The most oft-asked questions that nutrition researcher Paul Arciero, Ph.D., gets about eating for weight loss, better health, and athletic performance are usually about “what” and “when” to eat. His answer in every case?

Try protein pacing.

As a professor of health and exercise sciences and director of the Human Nutrition and Metabolism laboratory at Skidmore College, Dr. Arciero has been a key figure in research on protein pacing. He was also the lead researcher in a series of recent studies, including those that involved Isagenix products, investigating protein pacing for losing weight, cardiovascular health, and athletic performance (1-5).

“Protein pacing,” Dr. Arciero defines, “is the scientifically proven combination of eating healthy, lean, protein foods at the right time of day to maximize health and performance.”

Here are the basics on how to make it work for you:

  • Consume >1.4 grams of protein per kilogram daily. Note that a recent study showed that athletes who consumed 2 grams of protein per kilogram daily, mainly from Isagenix protein-rich shakes and bars, showed significantly greater improvements to athletic performance compared to those who consumed 1 gram of protein per kilogram daily.
  • Spread protein over four to six meals per day.
  • Consume about 20-30 grams of protein, or 25-35 percent of your total protein intake, per each meal.

Protein pacing is more easily achieved with Isagenix products, including IsaLean® PRO Shake, IsaPro®, IsaLean Shake, and IsaLean Bars.

By consuming protein throughout the day, you can maximize muscle maintenance during weight loss and muscle building when combined with exercise. Even more intriguing to those seeking fat loss, recent research suggests that protein pacing could enhance energy expenditure and improves body composition regardless of dieting (4).

Science translation: You can build muscle and burn fat without severely restricting calories.

Protein intake alone can stimulate a greater thermogenic response compared to carbohydrate and fat, meaning it requires more energy to process (5, 6). Protein can also increase satiation (7).

Quality protein from whey in Isagenix products made up a larger part of the total protein intake in Dr. Arciero’s recent studies (1-3). In addition to frequent feedings, protein quality is important since dietary proteins that contain a full complement of essential amino acids (and higher concentration of the branched-chain amino acid, leucine) to maximally stimulate muscle protein synthesis (8).

When subjects ate a diet higher in protein, specifically from whey protein, and paced their protein intake, they lost more body weight, more body fat, more abdominal fat, and they maintained their lean body mass (3). Importantly, these beneficial improvements were achieved even though total calories consumed were identical to a normal eating pattern, Dr. Arciero explained.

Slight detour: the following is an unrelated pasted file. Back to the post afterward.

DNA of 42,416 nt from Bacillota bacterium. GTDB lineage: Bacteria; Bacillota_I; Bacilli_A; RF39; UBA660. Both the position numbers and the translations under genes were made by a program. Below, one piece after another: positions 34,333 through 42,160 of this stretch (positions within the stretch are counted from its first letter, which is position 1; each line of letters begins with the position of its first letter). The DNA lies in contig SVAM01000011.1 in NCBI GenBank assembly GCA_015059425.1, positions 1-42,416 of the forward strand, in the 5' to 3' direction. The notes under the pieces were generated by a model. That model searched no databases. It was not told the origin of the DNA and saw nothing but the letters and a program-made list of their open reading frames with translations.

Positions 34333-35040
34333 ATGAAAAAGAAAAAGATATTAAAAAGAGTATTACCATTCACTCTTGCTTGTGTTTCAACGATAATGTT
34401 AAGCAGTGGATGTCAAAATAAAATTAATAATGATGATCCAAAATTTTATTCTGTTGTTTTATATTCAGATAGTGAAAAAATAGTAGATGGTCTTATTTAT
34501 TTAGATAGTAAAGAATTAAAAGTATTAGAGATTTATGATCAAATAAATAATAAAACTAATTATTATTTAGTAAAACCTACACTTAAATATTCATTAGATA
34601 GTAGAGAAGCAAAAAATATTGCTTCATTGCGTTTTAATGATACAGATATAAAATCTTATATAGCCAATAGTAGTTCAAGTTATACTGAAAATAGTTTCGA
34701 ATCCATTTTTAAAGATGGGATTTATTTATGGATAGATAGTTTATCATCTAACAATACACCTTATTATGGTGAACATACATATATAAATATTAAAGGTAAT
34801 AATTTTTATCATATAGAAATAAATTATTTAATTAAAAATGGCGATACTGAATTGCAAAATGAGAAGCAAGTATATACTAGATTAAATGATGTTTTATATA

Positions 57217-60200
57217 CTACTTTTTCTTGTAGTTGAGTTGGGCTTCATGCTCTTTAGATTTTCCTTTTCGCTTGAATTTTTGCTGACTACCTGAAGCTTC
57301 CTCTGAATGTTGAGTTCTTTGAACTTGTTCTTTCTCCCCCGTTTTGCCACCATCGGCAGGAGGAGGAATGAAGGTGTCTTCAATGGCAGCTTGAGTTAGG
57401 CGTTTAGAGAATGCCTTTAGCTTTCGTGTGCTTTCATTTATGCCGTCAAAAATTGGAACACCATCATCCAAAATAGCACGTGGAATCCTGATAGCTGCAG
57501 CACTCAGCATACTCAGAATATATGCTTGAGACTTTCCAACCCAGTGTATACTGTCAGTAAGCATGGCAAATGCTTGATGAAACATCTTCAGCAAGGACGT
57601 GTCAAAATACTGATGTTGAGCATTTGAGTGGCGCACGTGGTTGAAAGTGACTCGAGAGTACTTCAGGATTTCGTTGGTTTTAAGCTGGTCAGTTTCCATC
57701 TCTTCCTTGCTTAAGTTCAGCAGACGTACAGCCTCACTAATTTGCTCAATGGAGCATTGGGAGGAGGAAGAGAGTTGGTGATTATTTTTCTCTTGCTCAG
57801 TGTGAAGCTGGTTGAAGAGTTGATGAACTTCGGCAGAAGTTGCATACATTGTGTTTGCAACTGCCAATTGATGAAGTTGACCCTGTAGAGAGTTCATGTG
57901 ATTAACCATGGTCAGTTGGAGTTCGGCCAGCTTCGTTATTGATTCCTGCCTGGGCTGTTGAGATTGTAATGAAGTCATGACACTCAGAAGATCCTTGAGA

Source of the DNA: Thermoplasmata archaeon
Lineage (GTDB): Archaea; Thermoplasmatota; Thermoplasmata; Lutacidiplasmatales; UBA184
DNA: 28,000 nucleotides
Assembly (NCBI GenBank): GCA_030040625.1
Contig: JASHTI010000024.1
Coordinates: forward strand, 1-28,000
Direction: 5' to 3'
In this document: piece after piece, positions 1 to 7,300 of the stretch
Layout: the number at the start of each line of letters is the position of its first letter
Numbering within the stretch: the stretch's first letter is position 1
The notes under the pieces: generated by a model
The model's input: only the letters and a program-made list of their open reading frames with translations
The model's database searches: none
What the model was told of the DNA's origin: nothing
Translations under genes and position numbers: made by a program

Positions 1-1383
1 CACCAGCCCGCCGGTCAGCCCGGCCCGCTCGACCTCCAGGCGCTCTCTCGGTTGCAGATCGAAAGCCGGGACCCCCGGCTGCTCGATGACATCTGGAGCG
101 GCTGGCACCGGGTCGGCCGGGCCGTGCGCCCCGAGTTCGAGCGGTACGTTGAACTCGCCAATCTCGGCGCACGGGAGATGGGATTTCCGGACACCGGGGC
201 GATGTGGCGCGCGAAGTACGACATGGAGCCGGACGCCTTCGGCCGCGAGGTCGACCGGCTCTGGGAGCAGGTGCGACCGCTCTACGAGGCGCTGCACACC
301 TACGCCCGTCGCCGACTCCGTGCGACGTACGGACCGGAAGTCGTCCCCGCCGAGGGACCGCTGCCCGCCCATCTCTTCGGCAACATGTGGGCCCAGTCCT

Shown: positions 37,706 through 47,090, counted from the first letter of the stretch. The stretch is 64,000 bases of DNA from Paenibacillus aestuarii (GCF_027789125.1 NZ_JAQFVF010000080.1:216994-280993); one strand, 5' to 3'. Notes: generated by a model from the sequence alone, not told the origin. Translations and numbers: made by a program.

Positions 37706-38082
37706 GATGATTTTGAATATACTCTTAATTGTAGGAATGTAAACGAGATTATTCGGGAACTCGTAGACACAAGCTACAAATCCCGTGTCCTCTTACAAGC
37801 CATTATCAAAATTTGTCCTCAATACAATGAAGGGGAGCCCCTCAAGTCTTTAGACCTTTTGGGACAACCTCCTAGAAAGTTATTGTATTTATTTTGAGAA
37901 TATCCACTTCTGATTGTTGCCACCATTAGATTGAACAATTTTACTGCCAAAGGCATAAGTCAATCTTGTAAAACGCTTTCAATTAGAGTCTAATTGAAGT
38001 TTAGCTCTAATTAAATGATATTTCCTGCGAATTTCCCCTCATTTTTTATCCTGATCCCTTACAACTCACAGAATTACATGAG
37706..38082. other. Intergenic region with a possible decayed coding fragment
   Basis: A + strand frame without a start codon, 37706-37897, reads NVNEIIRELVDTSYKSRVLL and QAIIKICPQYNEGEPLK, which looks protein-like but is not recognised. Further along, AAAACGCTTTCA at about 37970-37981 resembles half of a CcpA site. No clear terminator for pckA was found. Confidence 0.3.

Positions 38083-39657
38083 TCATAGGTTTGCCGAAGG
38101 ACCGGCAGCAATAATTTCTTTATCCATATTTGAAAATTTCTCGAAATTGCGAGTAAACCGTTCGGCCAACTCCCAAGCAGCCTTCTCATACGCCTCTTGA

References

  1. Arciero PJ, Miller VJ & Ward E. Performance Enhancing Diets and the PRISE Protocol to Optimize Athletic Performance. J Nutr Metab. 2015; 2015:715859.
  2. Arciero PJ, Ormsbee MJ, Gentile CL, Nindl BC, Brestoff JR & Ruby M. Increased protein intake and meal frequency reduces abdominal fat during energy balance and energy deficit. Obesity. 2013 Jul; 21(7):1357-66.
  3. Arciero PJ, Gentile CL, Martin-Pressman R, Ormsbee MJ, Everett M, Zwicky L & Steele CA. Increased dietary protein and combined high intensity aerobic and resistance exercise improves body fat distribution and cardiovascular risk factors. Int J Sport Nutr Exerc Metab. 2006 Aug; 16(4):373-92.
  4. Arciero PJ, Ives SJ, Norton C, Escudero D, Minicucci O, O’Brien G, Paul M, Ormsbee MJ, Miller V, Sheridan C, He F. Protein-pacing and multi-component exercise training improved physical performance outcomes in exercise-trained women: PRISE 3 study. Nutrients2016, 8(6), 332; doi:3390/nu8060332
  5. Ives SJ, Norton C, Miller V, Minicucci O, Robinson J, O’Brien G, Escudero D, Paul M, Sheridan C, Curran K, Rose K, Robinson N, He F & Arciero PJ. Multi-modal exercise training and protein-pacing enhances physical performance adaptations independent of growth hormone and BDNF but may be dependent on IGF-1 in exercise-trained men. Growth Horm IGF Res. 2016 Oct 24. doi: 1016/j.ghir.2016.10.002
  6. Krieger JW, Sitren HS, Daniels MJ & Langkamp-Henken B. Effects of variation in protein and carbohydrate intake on body mass and composition during energy restriction: a meta-regression. Am J Clin Nutr. 2006 Feb; 83(2):260-74.
  7. Crovetti R, Porrini M, Santangelo A & Testolin G. The influence of thermic effect of food on satiety. Eur J Clin Nutr. 1998 Jul; 52(7):482-8.
  8. Phillips SM. A brief review of critical processes in exercise-induced muscular hypertrophy. Sports Med. 2014 May; 44 Suppl 1:S71-7.

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